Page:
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CFGT-4: Dynamic Financing and Investment
1Shanghai University of Finance and Economics, China, People's Republic of; 2Boston University; 3University of Texas at Dallas
This paper studies incentives in a dynamic contracting framework of a levered firm. In particular, the manager selects long-term and short-term efforts, while shareholders choose initially optimal leverage and ex-post optimal default policies. Notably, a resource constraint that binds the agent's effort captures the essence of short-termism: an increase in short-term effort makes long-term effort costlier thereby undermining long-term performance. There are three results. First, shareholders trade off the benefits of short-termism (current cash flows) against the benefits of higher growth from the long-term effort (future cash flows), but because shareholders only split the latter with bondholders, excessive short-termism ex-post is optimal for shareholders. Second, bright (grim) growth prospects imply lower (higher) optimal levels of short-termism. Third, the endogenous default threshold rises with the substitutability of tasks and, for a positive correlation of shocks, the endogenous default threshold is hump-shaped in the volatility of permanent shocks, but increases monotonically with the volatility of transitory shocks. Finally, we quantify the agency cost of excessive short-termism, which underscores the economic significance of our results.
Debt, Innovation, and Growth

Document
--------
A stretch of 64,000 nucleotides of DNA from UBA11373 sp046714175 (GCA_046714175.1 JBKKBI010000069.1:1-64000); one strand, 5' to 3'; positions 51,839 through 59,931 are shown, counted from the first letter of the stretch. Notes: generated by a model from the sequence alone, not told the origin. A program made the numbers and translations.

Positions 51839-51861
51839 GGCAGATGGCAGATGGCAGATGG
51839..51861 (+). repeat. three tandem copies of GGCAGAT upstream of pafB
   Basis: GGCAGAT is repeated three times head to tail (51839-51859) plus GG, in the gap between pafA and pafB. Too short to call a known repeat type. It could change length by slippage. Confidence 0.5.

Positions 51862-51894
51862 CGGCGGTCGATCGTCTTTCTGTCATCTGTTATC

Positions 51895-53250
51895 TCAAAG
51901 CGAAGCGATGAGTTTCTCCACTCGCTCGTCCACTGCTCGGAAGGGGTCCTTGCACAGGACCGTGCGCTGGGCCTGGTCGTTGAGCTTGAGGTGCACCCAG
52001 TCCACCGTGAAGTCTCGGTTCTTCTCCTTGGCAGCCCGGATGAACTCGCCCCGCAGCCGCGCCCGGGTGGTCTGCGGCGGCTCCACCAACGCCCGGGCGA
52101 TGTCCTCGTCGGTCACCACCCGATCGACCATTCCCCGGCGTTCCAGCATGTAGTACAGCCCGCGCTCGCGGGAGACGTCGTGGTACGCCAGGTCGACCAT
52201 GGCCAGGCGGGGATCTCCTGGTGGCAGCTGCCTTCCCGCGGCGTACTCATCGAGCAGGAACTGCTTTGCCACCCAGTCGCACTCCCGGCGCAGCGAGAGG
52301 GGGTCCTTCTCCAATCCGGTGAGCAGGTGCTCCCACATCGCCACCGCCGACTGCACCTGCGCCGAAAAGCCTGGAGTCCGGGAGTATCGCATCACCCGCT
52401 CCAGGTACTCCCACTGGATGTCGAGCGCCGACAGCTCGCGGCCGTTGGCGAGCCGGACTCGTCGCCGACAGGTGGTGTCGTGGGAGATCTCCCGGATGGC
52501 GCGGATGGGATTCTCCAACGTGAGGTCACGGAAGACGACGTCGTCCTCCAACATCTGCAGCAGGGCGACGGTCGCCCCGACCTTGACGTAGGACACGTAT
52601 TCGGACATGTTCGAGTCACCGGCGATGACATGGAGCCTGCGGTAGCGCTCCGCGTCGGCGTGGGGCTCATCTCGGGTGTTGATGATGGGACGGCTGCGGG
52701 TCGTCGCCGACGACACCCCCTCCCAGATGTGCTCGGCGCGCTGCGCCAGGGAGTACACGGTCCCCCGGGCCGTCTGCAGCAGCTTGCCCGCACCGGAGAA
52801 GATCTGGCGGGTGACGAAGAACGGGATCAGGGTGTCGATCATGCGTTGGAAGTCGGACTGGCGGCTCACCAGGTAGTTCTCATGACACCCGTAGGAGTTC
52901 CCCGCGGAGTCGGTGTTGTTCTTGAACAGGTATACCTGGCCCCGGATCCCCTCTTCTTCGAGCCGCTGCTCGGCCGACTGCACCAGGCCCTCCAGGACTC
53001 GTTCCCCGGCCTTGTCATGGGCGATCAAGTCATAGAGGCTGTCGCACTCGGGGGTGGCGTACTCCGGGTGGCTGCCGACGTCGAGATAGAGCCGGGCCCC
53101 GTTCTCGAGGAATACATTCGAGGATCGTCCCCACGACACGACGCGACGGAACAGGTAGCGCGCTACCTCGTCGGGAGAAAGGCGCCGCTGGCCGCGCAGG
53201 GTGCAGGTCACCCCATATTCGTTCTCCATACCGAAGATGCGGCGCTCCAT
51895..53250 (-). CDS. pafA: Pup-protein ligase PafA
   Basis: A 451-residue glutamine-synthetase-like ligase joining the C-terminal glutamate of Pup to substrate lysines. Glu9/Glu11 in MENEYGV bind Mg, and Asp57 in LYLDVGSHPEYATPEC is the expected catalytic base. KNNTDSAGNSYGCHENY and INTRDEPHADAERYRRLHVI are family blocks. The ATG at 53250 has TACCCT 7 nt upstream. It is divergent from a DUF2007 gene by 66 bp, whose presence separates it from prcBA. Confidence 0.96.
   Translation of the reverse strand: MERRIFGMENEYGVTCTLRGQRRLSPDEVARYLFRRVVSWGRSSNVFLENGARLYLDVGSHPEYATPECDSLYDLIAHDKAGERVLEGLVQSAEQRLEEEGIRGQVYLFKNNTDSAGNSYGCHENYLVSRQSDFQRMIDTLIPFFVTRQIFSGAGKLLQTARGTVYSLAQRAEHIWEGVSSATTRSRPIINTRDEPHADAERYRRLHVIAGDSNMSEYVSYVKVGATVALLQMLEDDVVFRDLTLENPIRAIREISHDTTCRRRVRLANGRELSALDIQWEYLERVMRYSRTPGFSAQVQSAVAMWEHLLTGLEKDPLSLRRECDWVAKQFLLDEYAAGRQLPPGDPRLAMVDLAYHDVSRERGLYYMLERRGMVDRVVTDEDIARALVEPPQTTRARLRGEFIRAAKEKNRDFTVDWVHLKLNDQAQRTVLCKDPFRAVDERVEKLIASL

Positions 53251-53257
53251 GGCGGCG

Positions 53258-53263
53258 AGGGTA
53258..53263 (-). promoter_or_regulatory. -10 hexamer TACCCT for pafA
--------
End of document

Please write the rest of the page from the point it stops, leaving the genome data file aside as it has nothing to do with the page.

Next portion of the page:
1EPFL, Switzerland; 2Copenhagen Business School; 3University of Lausanne, Switzerland
Recent empirical studies show that innovative firms heavily rely on debt financing. This paper develops a Schumpeterian growth model in which firms' dynamic R\&D, investment, and financing choices are jointly and endogenously determined. It then investigates the relation between debt financing and innovation and growth. The paper features a rich interaction between firm policies and predicts substantial intra-industry variation in leverage and innovation, consistent with the empirical evidence. It also demonstrates that while debt hampers innovation by incumbents due to debt overhang, it also stimulates entry, thereby fostering innovation and growth at the aggregate level.
Debt covenants and the value of commitment
1University of Warwick, UK; 2Chinese University of Hong Kong, Shenzhen, China, People's Republic of
We analyze the value of shareholders' commitment created by empirically observed debt covenants. We show that the renegotiation following covenant violation improves the ex post firm value at an ex ante cost and can lead to value losses similar to those under no commitment. Therefore, renegotiation frictions are key for covenants to increase the ex ante firm value. In a dynamic model, the main driver of the value loss is the no-commitment issue and the rigid debt policy ensuing from it. Hence, combined with renegotiation frictions, covenants that discipline the leverage improve firm value the most because they restore the flexibility of the debt policy. Instead, debt and asset sweeps, which are designed as ex post debt protections, are less efficient because they do not discipline the leverage policy. An efficient covenant has positive effects also on firm investment, and alleviate the agency conflicts between existing claim holders.
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